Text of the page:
For fellowships funding a self-designed project, I recommend crafting a project proposal on a very specific and niche subject. For example, rather than proposing a comparative study of how signatory countries will address the goals of the Paris Climate Agreement, propose to study how one country will specifically address emissions reductions in coal plants (and ideally a country with an uncommon approach). A very specific project makes for a tighter proposal. Not to mention, it’s much easier to write a project proposal for a very narrow subject than a proposal for a broad research question or idea with a wide scope.
Also, the more unusual, the better! I have never forgotten Jesse Appell’s Fulbright project in China – he studied traditional Chinese standup comedy to seek ways of improving cultural communication through humor. And Tom McFadden won a Fulbright New Zealand award in 2011 to pursue a degree in Science Communication while teaching kids about science through hip-hop.
For fellowships that are professional placements, you should express one highly specific career goal – one that aligns with the fellowship organization’s mission. Expressing one specific career goal instills confidence that you know what you want and are determined to achieve your goal.
Don’t skip the brainstorming process before deciding on the niche project or specific career goal you will propose.
#4 Add urgency
Adding urgency to your application means you propose to participate in something that is only taking place during the fellowship period in the fellowship location. Project timeliness can give you an edge because if a selection committee has to choose between two equally strong candidates, they will likely lean toward the candidate whose research proposal is more urgent.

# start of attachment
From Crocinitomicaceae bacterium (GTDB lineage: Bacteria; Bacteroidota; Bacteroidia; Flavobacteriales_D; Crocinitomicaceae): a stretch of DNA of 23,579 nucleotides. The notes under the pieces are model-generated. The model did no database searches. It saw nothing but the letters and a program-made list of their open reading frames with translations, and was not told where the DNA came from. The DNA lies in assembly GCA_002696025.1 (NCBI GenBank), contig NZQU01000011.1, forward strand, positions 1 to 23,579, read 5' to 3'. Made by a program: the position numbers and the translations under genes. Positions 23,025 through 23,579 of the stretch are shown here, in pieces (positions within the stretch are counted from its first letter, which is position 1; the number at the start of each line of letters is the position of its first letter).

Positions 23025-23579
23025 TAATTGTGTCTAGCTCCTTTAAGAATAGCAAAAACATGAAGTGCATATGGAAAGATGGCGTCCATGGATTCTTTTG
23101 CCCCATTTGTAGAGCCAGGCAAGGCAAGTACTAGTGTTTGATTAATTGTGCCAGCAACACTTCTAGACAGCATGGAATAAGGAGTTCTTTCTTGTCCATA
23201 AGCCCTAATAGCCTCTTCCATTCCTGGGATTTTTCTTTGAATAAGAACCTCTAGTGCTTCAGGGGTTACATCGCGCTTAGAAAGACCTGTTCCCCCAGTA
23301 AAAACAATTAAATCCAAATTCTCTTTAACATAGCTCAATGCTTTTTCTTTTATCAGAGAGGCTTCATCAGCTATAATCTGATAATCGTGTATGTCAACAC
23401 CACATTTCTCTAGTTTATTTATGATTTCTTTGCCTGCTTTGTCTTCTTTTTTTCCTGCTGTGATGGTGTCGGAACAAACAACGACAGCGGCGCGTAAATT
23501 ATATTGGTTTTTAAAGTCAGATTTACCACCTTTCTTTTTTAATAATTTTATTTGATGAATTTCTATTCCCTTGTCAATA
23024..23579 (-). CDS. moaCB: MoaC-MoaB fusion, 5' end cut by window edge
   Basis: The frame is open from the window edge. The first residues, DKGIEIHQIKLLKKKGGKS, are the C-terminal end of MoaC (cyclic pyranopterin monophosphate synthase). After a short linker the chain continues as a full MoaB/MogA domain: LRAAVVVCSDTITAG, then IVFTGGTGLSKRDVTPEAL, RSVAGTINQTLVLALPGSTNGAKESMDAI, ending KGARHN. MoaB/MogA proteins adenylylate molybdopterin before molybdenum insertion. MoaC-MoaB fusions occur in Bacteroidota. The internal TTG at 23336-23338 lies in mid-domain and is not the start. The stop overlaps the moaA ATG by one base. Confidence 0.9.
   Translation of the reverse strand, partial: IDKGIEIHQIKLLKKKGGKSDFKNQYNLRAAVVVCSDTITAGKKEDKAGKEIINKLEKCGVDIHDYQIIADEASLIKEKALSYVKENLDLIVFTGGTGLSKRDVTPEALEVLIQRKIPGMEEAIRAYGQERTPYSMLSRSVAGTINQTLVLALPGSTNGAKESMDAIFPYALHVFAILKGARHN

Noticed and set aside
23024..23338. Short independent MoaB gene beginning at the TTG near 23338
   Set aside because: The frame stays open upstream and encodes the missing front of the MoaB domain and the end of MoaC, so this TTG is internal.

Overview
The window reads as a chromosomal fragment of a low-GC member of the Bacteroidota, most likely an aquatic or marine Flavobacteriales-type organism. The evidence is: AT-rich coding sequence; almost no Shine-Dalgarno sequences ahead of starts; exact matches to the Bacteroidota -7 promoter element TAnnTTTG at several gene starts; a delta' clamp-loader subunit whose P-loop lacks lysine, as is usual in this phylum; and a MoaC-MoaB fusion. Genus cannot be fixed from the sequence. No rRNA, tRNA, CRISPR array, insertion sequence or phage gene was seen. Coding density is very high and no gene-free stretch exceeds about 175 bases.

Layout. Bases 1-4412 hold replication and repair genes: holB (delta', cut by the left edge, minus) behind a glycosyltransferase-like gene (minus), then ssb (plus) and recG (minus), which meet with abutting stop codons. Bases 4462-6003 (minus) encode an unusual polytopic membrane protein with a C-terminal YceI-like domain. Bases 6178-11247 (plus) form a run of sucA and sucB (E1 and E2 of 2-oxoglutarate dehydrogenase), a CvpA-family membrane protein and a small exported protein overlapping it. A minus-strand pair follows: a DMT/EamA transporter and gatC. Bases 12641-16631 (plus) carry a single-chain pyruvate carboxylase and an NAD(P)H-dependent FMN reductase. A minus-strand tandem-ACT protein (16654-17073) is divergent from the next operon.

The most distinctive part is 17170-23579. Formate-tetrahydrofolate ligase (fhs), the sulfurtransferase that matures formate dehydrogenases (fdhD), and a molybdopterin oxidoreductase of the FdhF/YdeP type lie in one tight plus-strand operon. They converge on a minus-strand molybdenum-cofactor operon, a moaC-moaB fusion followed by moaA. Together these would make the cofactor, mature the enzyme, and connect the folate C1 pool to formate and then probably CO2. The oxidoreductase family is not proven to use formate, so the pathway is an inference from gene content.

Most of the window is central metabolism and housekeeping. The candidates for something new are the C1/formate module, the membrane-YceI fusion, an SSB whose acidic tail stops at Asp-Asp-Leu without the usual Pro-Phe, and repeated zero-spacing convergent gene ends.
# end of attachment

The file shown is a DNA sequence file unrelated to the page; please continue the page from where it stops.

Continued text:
For example, if you’re proposing a self-designed project, you can study something that is only happening during the fellowship period, such as the immediate impact of a recent election, or how a community is recovering from a recent disaster. This is what I call a “fleeting phenomenon.”
You can also propose to participate in a project-relevant conference, exhibition or other one-time event that’s taking place in the fellowship location during the fellowship period.
You can also draw urgency from your educational timeline. If you are planning to enter graduate school after your fellowship, your fellowship may help you gain knowledge and expertise on a topic that will be the focus of your master’s or doctoral thesis. Be sure to mention this!
Check out this article for more ideas on ways to add urgency.
#5 Practice storytelling
Selection committees typically make their finalist decisions based solely on the written applications they received. This is why strong writers – particularly talented creative writers – have a leg up in the application process.
One of the most useful classes I took as an undergraduate (although I didn’t know it at the time) was a creative writing course. I learned how to express myself more clearly on paper, in a way that touched the emotions of the reader.
Practice in storytelling can help you develop a strong personal statement. A personal statement should begin with a powerful opening statement, express the personal experiences that shaped your worldview and illustrate your passion for your proposed project or career field. Here are some writing exercises to get you started.
Best of luck!
Vicki Johnson is a four-time fellow and the Founder and Director of ProFellow.com